Wednesday, May 23, 2007

Human Rights in Australia & China - Villawood update

The following media release from the Refugee Action Coalition updates the appalling situation of the hunger strikers at Villawood. It appears mainstream media outlets are not covering this story. Now why would this be the case?

"Refuge supporters have grave concerns for the welfare of a Chinese asylum seeker who has been on hunger strike for 57 days. The man was transferred to hospital from the medical centre at Villawood detention centre on Tuesday (22 May).

The man began the hunger strike with nine other Villawood Chinese asylum seekers on 28 March in protest at the forced deportation of asylum seekers and to demand a review of asylum cases at Villawood and that the government gives a guarantee of the safety of those it had already deported. The other nine hunger strikers have since ended their protest.

The man is a long term Falun Gong practioner and has been in Villawood more than 18 months.

“We are calling on the Minister to act urgently,” said Ian Rintoul of the Refugee Action Coalition, in Sydney. “Hunger strikers may suffer permanent organ damage after only 40 days and as we approach 60 days a hunger strike becomes critical.”

“Today the Minister has announced that he will review the cases of a number of Chinese workers in Brisbane on 457 visas. The asylum cases in Villawood deserve at least as much consideration. The Minister has wide discretionary powers to use in just such circumstances. Time is fast running out. The Minister must act,” said Ian Rintoul.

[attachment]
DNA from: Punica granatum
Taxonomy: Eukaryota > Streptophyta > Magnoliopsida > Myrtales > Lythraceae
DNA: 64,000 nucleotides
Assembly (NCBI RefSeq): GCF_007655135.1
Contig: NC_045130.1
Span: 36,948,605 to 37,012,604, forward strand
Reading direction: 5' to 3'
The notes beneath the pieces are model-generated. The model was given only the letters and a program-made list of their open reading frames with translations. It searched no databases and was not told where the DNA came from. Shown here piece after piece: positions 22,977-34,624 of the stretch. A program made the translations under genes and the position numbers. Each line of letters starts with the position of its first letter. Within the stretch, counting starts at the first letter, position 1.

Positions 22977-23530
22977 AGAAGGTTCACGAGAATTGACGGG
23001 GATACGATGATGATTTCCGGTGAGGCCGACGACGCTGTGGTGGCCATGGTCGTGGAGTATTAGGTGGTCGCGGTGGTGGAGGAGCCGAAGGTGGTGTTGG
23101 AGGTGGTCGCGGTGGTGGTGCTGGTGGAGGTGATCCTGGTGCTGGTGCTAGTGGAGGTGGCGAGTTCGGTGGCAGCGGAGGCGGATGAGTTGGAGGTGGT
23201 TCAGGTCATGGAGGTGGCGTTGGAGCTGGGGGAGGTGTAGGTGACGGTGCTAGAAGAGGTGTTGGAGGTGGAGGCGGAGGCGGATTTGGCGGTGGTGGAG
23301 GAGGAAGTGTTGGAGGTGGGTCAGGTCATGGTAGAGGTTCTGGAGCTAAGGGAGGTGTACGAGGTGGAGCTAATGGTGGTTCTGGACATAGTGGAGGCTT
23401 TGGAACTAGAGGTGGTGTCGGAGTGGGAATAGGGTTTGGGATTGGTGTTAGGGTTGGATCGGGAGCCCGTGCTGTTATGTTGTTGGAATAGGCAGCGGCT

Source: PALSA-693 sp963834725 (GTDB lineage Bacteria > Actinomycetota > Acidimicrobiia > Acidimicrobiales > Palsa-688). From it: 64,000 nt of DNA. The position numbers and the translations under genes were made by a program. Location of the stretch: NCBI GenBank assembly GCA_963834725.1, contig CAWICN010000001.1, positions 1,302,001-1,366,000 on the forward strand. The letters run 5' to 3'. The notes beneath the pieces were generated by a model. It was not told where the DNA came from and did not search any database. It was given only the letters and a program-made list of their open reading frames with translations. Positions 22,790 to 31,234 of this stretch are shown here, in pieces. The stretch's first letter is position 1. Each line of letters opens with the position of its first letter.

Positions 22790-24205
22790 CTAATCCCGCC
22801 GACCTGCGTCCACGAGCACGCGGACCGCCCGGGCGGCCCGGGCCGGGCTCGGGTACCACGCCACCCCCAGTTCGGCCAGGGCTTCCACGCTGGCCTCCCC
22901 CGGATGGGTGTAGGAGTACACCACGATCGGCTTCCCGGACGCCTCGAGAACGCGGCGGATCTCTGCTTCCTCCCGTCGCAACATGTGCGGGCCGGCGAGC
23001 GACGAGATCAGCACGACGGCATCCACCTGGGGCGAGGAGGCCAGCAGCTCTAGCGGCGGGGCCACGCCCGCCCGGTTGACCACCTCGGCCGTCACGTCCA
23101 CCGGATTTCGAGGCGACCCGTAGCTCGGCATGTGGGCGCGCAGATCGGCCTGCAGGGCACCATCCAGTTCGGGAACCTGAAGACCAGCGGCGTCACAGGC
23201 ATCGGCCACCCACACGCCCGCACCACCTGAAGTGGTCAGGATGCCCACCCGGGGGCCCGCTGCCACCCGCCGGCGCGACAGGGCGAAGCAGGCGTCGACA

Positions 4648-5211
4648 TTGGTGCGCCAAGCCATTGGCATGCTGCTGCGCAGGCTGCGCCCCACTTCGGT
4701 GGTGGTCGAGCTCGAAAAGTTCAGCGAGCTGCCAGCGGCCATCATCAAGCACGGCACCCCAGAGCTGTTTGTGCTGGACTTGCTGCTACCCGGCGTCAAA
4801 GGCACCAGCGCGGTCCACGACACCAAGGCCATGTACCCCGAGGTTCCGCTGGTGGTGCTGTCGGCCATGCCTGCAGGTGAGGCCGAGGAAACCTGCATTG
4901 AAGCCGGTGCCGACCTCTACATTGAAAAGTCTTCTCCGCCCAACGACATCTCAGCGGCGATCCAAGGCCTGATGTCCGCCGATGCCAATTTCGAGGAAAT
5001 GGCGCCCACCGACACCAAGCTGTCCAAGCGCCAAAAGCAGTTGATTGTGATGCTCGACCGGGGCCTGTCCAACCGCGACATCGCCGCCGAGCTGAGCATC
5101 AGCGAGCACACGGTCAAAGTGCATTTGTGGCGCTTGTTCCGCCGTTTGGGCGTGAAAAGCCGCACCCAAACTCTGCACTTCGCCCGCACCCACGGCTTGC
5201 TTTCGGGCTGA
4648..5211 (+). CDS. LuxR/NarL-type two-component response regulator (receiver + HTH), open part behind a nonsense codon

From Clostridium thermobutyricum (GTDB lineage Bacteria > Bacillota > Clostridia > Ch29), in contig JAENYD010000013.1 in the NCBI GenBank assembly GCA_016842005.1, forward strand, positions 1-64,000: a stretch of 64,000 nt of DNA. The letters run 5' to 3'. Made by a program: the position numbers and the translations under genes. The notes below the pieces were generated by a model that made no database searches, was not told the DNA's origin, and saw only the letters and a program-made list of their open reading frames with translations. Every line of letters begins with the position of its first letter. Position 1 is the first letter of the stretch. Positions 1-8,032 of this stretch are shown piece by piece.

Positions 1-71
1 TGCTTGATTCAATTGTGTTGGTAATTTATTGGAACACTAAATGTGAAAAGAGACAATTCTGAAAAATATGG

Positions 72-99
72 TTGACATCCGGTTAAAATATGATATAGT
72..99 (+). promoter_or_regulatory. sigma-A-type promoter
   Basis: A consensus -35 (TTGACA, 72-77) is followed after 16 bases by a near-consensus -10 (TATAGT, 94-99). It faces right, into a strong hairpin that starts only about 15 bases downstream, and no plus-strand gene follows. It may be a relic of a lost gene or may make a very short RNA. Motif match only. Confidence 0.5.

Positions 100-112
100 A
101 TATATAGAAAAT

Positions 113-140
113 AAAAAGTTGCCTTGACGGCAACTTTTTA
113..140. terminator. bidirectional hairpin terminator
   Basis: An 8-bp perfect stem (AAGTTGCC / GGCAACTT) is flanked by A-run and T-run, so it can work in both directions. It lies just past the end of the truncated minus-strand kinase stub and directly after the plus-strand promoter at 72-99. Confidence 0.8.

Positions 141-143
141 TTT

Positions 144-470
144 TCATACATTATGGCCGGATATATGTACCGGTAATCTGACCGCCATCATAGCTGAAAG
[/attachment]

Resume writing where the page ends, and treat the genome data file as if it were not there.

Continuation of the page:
The department has power under the Migration Act to order coercive medical procedures, such as force feeding, but there are clear international recognized ethical guidelines for medical practioners dealing with political hunger strikers. The World Medical Association’s Declaration of Tokyo states unequivocally, “Where a prisoner refuses nourishment and is considered by the doctor as capable of forming an unimpaired and rational judgement concerning the consequences of such a voluntary refusal of nourishment, he or she shall not be fed artificially.”

“The government has already abused this man’s human rights. It has to stop. The government has a responsibility under the Refugee Convention not to return asylum seekers anywhere they might face danger. Yet at least two of the Chinese asylum seekers deported since the hunger strike began have had problems with the Chinese authorities when they have been returned. One is unable to return home because of police surveillance of his parent’s house.

It is feared that another two with whom there has been no contact have been detained on their return.”

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